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Battery, Thermal & Display Testing
Battery Test - Tomb Raider 2013 Battery Rundown
To test battery life, we set each laptop’s battery profile to Balanced while running Tomb Raider’s built-in benchmark at the lowest detail preset. The frame rate is locked at 30 FPS through GeForce Experience’s Battery Boost to limit the strain on the battery. Meanwhile, a script running in the background monitors and time stamps the system’s battery percentage. The laptops are set to hibernate once battery levels reach 5%. We test the battery life at 200 nits.
The Aorus X7 DT v7 is outfitted with an overclockable Intel Core i7-7820HK and a power-hungry Nvidia GeForce GTX 1080, so we didn’t expect extensive battery life from it. However, the X7 far exceeded our expectations. When restricted to 30 FPS and 200 nits of brightness, the laptop can deliver nearly two hours of uninterrupted play time, which is unheard of (in our experience) in laptops with such demanding components.
Comparatively, the Eurocom Tornado F5 fares much worse, especially considering that it uses a desktop i7-7700K. Similarly, the MSI GT73VR Titan SLI falls behind the Aorus by about 20 minutes, even with SLI disabled. This is because these two laptops use smaller capacity 75.24Wh batteries, whereas our Aorus has a massive 94.24Wh battery. With the size of the Tornado and Titan, you would expect their manufacturers to provide a larger battery. Meanwhile, the Asus ROG Zephyrus draws less power thanks to its Max-Q GTX 1080, but it also has an even smaller 50Wh battery.
We use our Optris PI 640 infrared camera to measure the laptop’s thermals. To complement our thermal images, we take the average and maximum temperature from GPU-Z’s thermal log. For more information about how we test, be sure to check out our Measurement Science article.
The X7 exhibits warmer idle temperatures than we usually see, with temperatures hovering in the mid to high 40s. However, the fan speed ramps up during gaming and graphically intensive workloads, and after 15 minutes of Furmark stress testing, the GPU temperatures reach around 75° C. Our GPU-Z thermal log corroborates with these temperatures, showing the laptop averaging 73.8°C and reaching a max temperature of 75°C. The X7 is by no means the coolest system out of the pack—the MSI and Eurocom run much cooler, but are also significantly thicker. The Asus produces a higher maximum temperature, but it’s also much thinner.
We used the SpectraCal C6 Colorimeter to measure the Aorus X7 DT v7's display. We tested the X7 on its default X-Rite Pantone Color calibration. Be sure to check out our Display Testing Explained article for a full description of our test methodology.
The X7’s display has lackluster contrast levels, which is to be expected from a TN panel. At minimum brightness, it has a good black luminance of 0.284, but a low white luminance of 18.9935, resulting in a flat contrast ratio of 668.2:1. Conversely, the white luminance at maximum brightness is a bright 387.4615 nits, but the black luminance is also high at 0.5817 nits, resulting in a contrast ratio of 666.1:1. Its competitors produce much better contrasts because of their IPS panels.
The TN panel’s lackluster contrast values left us expecting similar performance throughout the rest of our display testing. However, we were pleasantly surprised with the Aorus results, starting with RGB balance levels. Green levels are slightly higher than need be, while reds are a tad low, but the scenario switches at maximum brightness. For the most part, RGB levels are balanced.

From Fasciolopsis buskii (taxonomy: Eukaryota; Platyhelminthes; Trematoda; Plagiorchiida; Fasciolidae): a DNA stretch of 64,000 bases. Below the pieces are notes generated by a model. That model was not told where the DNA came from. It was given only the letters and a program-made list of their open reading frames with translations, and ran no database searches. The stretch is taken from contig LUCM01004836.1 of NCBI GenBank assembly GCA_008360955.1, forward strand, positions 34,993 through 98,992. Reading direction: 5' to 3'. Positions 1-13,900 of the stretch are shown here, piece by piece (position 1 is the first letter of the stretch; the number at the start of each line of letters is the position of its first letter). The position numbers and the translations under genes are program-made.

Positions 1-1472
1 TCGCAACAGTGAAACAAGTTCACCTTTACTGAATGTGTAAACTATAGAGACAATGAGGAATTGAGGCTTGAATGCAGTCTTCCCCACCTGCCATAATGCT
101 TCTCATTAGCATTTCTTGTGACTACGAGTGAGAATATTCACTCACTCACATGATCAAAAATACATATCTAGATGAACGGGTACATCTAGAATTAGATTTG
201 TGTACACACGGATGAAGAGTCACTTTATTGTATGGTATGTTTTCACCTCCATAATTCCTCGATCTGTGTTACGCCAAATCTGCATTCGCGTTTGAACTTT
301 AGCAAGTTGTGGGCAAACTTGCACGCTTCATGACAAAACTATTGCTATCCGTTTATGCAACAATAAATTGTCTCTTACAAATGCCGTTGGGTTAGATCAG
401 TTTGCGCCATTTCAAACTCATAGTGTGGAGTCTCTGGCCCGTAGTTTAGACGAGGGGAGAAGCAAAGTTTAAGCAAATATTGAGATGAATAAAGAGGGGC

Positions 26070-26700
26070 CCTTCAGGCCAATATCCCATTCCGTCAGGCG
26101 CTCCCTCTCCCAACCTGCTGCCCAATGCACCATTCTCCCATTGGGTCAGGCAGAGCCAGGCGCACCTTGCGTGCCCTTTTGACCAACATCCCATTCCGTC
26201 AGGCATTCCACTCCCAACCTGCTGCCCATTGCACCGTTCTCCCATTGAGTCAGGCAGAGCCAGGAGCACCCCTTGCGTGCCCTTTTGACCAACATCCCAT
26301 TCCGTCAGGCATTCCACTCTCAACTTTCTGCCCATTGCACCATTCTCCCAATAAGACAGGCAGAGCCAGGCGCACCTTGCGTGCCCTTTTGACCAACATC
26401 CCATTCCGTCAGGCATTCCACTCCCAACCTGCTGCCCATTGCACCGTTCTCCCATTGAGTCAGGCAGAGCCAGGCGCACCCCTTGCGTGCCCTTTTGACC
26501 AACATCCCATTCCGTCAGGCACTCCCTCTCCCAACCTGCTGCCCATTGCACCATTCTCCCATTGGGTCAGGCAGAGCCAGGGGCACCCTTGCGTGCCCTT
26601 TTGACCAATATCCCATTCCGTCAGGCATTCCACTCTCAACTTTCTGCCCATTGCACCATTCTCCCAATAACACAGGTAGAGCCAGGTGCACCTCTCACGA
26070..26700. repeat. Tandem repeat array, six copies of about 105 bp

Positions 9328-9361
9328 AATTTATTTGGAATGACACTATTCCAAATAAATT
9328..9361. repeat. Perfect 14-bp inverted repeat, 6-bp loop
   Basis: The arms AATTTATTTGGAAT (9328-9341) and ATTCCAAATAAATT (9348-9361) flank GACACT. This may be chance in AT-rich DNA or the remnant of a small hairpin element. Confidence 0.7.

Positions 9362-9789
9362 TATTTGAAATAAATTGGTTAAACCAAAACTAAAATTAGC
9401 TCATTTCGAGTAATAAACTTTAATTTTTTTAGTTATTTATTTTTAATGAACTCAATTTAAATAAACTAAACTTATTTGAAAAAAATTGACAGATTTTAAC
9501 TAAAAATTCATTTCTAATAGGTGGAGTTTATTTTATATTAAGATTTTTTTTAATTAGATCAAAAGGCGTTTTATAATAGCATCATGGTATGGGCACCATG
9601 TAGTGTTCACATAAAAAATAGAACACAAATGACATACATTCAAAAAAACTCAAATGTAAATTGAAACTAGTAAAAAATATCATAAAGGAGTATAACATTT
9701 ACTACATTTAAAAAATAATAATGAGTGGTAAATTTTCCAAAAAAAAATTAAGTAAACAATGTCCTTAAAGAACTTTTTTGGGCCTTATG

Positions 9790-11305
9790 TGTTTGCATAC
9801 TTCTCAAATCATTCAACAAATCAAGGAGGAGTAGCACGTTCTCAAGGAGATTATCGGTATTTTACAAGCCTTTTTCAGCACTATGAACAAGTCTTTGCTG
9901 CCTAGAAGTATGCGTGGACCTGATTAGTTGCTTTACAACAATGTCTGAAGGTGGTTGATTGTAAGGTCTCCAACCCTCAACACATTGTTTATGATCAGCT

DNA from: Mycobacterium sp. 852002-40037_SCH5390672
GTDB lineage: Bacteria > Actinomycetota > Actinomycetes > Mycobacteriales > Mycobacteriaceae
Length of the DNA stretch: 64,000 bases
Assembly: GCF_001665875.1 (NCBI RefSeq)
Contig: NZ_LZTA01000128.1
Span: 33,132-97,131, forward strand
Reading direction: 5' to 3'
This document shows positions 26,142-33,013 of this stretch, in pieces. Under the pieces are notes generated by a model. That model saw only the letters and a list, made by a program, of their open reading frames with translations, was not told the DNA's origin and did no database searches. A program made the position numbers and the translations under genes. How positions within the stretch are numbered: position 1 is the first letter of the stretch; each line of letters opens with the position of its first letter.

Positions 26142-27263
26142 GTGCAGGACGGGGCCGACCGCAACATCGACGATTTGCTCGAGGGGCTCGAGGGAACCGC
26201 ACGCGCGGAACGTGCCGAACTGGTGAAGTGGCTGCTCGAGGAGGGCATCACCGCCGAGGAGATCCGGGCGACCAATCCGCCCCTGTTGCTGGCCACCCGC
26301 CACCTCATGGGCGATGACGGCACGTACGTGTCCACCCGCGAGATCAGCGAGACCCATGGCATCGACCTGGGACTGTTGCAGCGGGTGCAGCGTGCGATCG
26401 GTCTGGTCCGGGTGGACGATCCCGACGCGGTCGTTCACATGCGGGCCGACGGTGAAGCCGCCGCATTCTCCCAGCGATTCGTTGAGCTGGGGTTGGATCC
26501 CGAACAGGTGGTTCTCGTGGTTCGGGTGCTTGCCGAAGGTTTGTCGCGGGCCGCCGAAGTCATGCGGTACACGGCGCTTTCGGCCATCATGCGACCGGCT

This brings us to grayscale errors, or rather the lack of errors. The well-balanced display creates a color accurate tint throughout all brightness levels. DeltaE 2000 scores of 3 or lower are indistinguishable, and not once did the grayscale accuracy rise higher than 3. This results in an impressively low average grayscale DeltaE 2000 of 1.5475.
The X7’s display also produces an average gamma of 2.2468, which is close to a balanced saturation point of 2.2. However, the gamma point chart illustrates the gamma fluctuating below 2.2 from 0% to 20% brightness, and rising above 2.2 from 20% to maximum brightness. You’ll experience a bit of under-saturation at low brightness levels and some over-saturation and higher levels, but honestly these numbers are pretty tight compared to others we've seen.
Like grayscale accuracy, overall color accuracy is measured in DeltaE 2000, with values higher than 3 starting to get perceptible. The Aorus has the most color accurate display among the competition, with a DeltaE 2000 of 3.0227. At this level, any color errors are hardly bothersome. In particular, you’ll find errors in blues and magentas at higher brightness settings.
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Tom's has had positive things to say about Gigabyte gaming laptops in the past. This one looks solid and gets an Editor's Recommendation award.Reply
I keep seeing reviews for exotic configurations with twin 1080's or a desktop class processor. I'm glad that Gigabyte took a down-to-earth approach and just built a high end laptop without any SURPIRSE! plot twists to it.
The price is comes in at $2900. That's more than I would pay for a laptop (I would be hesitant to pay half that), but it's still very competitive with it's competition. If I weren't a wandering gypsy and were making more than $10 a palm reading, this laptop would be on my short list.
Boy, that's a lot of money. I just don't see why someone would pay double what an equivalent PC would cost just so they could... what, occasionally play at the dinner table? It's just so much money to pay for portability, when I bet a lot of users could get along just fine with a small MiniITX build for half the cost and equal or greater performance.Reply
Kinda wish they hadn’t rolled out this Aorus thing. That logo is an eyesore...Reply